Time Out Grant Winner Explores the Legacy of Korea’s Division in New Book
“Longitude” is a measurement used to pinpoint a location—a line running north to south on a map. But what happens when one of those lines is arbitrarily severed, forever dividing a country and its people? That’s when the word can also signify a state of longing—one that Koreans and Korean Americans know all too well, says Katherine Yungmee Kim ’93.
Both meanings are intertwined in Kim’s recently published limited-edition art book, Longitude (Datz Press, 2021), an award-winning project that received crucial seed funding from Vassar’s Time Out Grant. Available only to Vassar alums age 40 or older, the grant funds a year off to pursue “a dream that encompass[es] their own lives and the lives of others.”
Kim used her 2013 Time Out Grant to travel to Korea’s Demilitarized Zone (DMZ)—the massively guarded 2½-mile-wide buffer area along the 38th parallel that has divided the Korean peninsula into two opposing nations since 1953. That division has left Koreans who lived through it, as well as their descendants, yearning for unreachable relatives and homelands to this day.
“The book is a history of the DMZ, and it is a history of my family’s land on the DMZ and the legacy of the national division upon the diaspora of Korean families that were separated,” Kim explains. “I tried to tap into that sense that every Korean knows—this sense of longing and pining for, and what that means within my own family.”
I peered in coin-operated binoculars but for what, and for whom? The missing and the dead, the ghosts and the wraiths, the enemy soldiers and my mother’s mother’s mother.
—From Longitude by Katherine Yungmee Kim
Both of Kim’s grandmothers were from what is now North Korea, and Kim’s family once owned land that now lies along the southern side of the DMZ. “I would hear about this land along the DMZ that was irretrievable, and I just wanted to find it,” she says. “I wanted to stand there and see the vista and understand a little bit of what my maternal forebears experienced.”
Kim was in fact able to find the land, to see the graves of her great-grandparents buried there—
even to present a stone she had collected there to her 100-year-old maternal grandmother back in Queens, NY. But all this was only part of an extraordinary journey that took eight years to complete and involved two trips to Korea. The second was funded by a Dorothea Lange-Paul Taylor Prize from Duke University’s Center for Documentary Studies, which Kim won in 2017.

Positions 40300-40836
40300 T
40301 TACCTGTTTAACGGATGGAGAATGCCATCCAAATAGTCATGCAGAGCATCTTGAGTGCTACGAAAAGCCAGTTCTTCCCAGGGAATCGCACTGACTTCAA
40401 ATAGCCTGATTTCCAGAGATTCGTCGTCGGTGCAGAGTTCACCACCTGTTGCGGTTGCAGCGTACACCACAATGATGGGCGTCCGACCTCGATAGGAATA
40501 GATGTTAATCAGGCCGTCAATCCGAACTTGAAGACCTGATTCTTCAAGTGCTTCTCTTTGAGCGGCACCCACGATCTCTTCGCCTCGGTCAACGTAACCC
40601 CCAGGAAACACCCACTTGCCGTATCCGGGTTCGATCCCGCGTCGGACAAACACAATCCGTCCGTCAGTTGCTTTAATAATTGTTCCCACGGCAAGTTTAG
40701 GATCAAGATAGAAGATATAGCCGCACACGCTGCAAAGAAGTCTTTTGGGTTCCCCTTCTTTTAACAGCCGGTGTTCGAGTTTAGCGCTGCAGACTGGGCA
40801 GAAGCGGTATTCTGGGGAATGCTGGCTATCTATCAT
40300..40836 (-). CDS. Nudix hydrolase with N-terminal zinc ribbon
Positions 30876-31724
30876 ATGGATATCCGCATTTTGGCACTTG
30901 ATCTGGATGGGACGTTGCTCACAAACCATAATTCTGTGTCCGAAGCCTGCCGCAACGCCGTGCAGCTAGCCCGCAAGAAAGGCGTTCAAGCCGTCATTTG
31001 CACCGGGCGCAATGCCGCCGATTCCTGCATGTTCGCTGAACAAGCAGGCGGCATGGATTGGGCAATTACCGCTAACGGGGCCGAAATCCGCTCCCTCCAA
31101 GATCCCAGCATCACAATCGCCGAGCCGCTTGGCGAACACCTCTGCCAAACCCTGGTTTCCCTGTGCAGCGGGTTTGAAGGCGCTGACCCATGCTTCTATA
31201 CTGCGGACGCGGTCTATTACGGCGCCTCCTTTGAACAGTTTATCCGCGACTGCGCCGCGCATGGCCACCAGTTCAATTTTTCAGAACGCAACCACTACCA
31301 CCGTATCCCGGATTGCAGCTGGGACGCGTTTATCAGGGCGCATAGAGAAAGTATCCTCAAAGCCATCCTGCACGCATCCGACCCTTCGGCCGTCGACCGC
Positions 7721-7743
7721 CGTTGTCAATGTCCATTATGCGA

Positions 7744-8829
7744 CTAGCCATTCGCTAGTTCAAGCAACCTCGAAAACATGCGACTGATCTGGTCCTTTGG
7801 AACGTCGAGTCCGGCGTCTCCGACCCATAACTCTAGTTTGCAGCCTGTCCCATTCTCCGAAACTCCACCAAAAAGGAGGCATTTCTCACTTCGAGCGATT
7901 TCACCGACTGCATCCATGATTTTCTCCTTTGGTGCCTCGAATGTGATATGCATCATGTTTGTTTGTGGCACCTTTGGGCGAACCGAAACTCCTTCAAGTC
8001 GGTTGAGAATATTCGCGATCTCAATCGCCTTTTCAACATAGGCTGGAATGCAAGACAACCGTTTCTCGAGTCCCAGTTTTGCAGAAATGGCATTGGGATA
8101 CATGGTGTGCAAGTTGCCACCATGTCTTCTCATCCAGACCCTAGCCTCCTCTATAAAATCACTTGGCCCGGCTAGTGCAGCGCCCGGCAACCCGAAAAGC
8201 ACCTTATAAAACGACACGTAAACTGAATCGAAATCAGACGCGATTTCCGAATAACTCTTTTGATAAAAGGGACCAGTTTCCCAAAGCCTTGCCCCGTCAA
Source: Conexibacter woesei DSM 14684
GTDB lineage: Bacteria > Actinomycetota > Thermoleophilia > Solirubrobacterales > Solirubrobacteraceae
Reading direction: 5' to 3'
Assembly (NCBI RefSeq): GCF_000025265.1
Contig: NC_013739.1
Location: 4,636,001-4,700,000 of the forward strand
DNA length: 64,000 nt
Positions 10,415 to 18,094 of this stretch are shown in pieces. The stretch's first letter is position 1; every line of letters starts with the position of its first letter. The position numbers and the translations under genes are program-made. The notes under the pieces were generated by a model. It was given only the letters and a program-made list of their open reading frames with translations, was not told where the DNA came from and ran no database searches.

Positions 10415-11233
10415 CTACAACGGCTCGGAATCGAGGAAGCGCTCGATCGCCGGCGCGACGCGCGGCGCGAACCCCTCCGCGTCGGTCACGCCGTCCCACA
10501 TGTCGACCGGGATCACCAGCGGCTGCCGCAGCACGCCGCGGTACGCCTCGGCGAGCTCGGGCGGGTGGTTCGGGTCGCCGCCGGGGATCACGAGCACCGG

While it is actually not that unusual for a civilian to visit the DMZ—it is a popular tourist attraction complete with photo ops with guards—Kim was able to find people willing to take her to areas not normally accessible. For example, through a tour guide she had gotten to know, she met a farmer who “took me to his farm in the DMZ, which he wasn’t supposed to do, but he said I was his niece and I was able actually to get into the militarized border with him,” she recounts.
What she found was full of contradictions: Guarded and dangerous, yet beautiful and undisturbed. “A marvel and sanctuary of accidental and unkempt purity,” is how Kim describes it in Longitude.
“Because it’s been untouched by human hands for so long, a lot of species have proliferated there,” she notes. “It’s a pristine area yet heavily militarized—possibly the most heavily militarized border in the world. There are two million troops on either side and a million land mines.” In that kind of environment, Kim observes, mayhem could ensue at any moment. “I was worried about the random act of violence,” she allows.
Longitude doesn’t have a single narrator; it speaks with multiple voices that include members of Kim’s family and the soldiers, schoolteachers, ecologists and elders whom she interviewed in South Korea and the United States. Pictures carry an equal share of the storytelling and include those she took at the DMZ, archival news photos, family snapshots, and even an image of happy children from a North Korean propaganda leaflet.
“I often don’t write in a very linear form,” says Kim, who earned an MFA in creative writing from Columbia University and is now Program Director of the Koreatown Storytelling Program at the Koreatown Youth and Community Center in Los Angeles. “Even when I write fiction, it tends to move around in time and voice.” Kim has long been “drawn to real stories. I find that lived experience is more interesting to me than what I can conjure in my own mind,” she says. Her current project deals with oral histories of Los Angeles’s Koreatown, featuring the “underrepresented, marginalized voices of the immigrant community. The idea is to get narratives of their life experiences,” she notes. “It’s an ethnography of the community.”
Kim was recently awarded an NEA grant for the project. And she believes that her success in securing grants for her work over the years can be traced back to the Time Out Grant. “It enabled me to understand how to write a grant and what the process of getting a grant is,” she says. “Because of that track record, it snowballed—and it was a beautiful snowball.”